Wednesday, September 01, 2010

NUTSHELLED: "Things We Didn't See Coming"

Sort of a Y2K-era Invisible Man, at least in the sense that the protagonist is continually reinvented (and repeatedly baptized by metaphorical napalm) while remaining essentially - at his well-meaning core - the same person. The author's gambit is revisionist future-fic - turns out the Y2K bug was real, after all - and he sends his narrator out into the unforgiving, ravaged United States, checking on his progress every few years. (Readers of James Howard Kunstler's World Made By Hand who wished Kunstler had shed some light on the fate of Robert Earl's absent, gone-to-make-his-way-in-a-fallen-world son may find some satisfaction here.) Every glimpse manages to be more harrowing than the last was. First he's a nine-year old, fleeing the city for the country on New Year's Eve, 1999. Then he's a teenaged thief, then a government employee tasked with clearing civilians from flood-zones, later a serially bamboozled cuckold, later a licensed embezzler.  (To say more would spoil things.) Amsterdam has a deft lightness of touch that prevents Things from straying into The Road/Mad Max morbidity, even though in some ways this book is a more horrific because the narrator allows himself a belief in the greater good and in the potential goodness of others. For all the ecological wreckage, relentless disease, and infrastructural rot on damning offer here, the lack of humanity is what lingers in memory; our hero almost would have been better off as the last man standing. Haunting. A+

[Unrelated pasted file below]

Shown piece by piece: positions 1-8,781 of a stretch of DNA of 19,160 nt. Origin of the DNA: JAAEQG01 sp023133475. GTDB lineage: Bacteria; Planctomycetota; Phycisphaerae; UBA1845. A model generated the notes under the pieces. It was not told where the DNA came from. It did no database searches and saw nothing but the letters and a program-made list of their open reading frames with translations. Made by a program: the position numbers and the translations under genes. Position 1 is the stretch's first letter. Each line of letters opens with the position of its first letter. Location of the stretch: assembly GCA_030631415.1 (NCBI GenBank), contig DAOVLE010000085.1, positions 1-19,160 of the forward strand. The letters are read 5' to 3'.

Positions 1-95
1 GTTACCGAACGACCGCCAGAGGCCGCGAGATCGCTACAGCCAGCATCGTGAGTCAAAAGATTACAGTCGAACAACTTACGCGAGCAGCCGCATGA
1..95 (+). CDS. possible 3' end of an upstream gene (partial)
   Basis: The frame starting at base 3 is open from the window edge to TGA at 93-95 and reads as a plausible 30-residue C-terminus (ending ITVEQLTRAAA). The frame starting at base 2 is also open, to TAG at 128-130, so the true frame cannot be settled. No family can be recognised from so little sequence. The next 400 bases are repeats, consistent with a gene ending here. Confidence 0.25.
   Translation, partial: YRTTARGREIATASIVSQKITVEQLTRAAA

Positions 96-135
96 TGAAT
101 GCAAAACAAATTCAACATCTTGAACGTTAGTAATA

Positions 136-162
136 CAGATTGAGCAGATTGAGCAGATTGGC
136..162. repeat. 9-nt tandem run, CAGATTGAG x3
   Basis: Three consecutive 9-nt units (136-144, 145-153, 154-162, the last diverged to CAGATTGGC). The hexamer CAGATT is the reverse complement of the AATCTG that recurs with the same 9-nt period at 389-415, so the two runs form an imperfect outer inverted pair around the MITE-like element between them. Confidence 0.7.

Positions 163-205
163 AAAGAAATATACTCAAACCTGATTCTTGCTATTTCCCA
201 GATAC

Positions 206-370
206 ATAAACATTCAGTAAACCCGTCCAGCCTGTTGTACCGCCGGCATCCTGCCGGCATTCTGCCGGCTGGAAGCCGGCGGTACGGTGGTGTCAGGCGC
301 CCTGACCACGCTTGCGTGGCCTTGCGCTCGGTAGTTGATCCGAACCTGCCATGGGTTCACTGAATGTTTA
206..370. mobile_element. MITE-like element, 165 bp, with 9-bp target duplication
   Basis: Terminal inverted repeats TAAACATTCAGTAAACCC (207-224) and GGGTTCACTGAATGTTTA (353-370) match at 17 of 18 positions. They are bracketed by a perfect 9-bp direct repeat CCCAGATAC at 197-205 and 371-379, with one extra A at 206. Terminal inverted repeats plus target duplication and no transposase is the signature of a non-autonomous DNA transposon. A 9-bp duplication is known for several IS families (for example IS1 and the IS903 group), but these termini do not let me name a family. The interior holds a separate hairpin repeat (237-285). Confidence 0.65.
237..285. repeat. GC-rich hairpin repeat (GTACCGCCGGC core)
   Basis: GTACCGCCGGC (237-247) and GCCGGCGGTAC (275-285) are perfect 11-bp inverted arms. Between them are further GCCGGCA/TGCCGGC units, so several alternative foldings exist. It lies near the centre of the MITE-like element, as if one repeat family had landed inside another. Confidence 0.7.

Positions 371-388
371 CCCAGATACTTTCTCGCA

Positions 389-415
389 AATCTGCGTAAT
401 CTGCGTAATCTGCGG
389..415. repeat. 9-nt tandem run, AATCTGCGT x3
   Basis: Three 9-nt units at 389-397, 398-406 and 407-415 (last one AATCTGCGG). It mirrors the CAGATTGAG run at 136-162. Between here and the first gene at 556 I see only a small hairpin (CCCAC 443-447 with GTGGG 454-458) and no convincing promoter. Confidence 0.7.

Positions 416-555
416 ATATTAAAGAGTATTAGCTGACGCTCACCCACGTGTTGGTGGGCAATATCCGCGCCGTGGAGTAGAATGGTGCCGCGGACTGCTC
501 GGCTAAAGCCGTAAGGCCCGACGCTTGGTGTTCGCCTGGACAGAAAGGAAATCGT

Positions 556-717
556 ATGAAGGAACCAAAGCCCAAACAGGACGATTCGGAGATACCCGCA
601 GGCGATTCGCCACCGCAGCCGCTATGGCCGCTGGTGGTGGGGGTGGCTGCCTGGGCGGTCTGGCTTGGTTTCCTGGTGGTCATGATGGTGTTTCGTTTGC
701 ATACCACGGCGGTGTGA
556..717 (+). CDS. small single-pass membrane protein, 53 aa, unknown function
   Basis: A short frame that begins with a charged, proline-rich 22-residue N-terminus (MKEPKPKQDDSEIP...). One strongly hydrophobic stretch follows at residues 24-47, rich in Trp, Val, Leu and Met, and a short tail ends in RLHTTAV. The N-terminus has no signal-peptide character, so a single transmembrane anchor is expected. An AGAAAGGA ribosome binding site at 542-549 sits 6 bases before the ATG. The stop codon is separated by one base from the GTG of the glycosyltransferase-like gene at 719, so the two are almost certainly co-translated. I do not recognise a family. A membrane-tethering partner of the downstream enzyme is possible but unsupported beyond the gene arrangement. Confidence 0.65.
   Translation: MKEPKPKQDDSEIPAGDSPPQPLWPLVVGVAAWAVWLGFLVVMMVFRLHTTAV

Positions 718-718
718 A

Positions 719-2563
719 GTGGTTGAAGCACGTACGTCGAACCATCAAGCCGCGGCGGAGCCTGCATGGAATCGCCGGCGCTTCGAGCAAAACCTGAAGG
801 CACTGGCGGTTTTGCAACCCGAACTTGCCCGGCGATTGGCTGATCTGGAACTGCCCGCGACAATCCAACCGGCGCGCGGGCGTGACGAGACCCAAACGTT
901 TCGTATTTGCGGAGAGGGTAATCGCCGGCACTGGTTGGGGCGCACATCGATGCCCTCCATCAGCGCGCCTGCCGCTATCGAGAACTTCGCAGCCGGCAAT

No comments: